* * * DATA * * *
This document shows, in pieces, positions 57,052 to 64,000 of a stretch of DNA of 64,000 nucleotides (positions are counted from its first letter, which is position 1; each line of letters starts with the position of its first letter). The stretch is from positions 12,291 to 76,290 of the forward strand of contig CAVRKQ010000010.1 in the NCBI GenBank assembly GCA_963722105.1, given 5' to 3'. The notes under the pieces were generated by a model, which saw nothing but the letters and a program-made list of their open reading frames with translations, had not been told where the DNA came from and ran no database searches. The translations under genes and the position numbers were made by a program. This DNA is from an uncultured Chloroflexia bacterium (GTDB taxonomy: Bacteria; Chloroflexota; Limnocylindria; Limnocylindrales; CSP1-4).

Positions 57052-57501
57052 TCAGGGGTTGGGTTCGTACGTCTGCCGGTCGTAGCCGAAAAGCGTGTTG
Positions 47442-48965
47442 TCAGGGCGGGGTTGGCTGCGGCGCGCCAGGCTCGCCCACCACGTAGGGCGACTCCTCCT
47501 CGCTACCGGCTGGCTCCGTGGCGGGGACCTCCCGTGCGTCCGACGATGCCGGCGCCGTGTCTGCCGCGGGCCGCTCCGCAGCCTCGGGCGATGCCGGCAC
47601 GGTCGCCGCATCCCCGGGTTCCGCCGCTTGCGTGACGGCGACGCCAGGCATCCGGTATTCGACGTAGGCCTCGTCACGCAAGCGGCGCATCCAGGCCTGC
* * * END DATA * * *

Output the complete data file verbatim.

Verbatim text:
This document shows, in pieces, positions 57,052 to 64,000 of a stretch of DNA of 64,000 nucleotides (positions are counted from its first letter, which is position 1; each line of letters starts with the position of its first letter). The stretch is from positions 12,291 to 76,290 of the forward strand of contig CAVRKQ010000010.1 in the NCBI GenBank assembly GCA_963722105.1, given 5' to 3'. The notes under the pieces were generated by a model, which saw nothing but the letters and a program-made list of their open reading frames with translations, had not been told where the DNA came from and ran no database searches. The translations under genes and the position numbers were made by a program. This DNA is from an uncultured Chloroflexia bacterium (GTDB taxonomy: Bacteria; Chloroflexota; Limnocylindria; Limnocylindrales; CSP1-4).

Positions 57052-57501
57052 TCAGGGGTTGGGTTCGTACGTCTGCCGGTCGTAGCCGAAAAGCGTGTTG
Positions 47442-48965
47442 TCAGGGCGGGGTTGGCTGCGGCGCGCCAGGCTCGCCCACCACGTAGGGCGACTCCTCCT
47501 CGCTACCGGCTGGCTCCGTGGCGGGGACCTCCCGTGCGTCCGACGATGCCGGCGCCGTGTCTGCCGCGGGCCGCTCCGCAGCCTCGGGCGATGCCGGCAC
47601 GGTCGCCGCATCCCCGGGTTCCGCCGCTTGCGTGACGGCGACGCCAGGCATCCGGTATTCGACGTAGGCCTCGTCACGCAAGCGGCGCATCCAGGCCTGC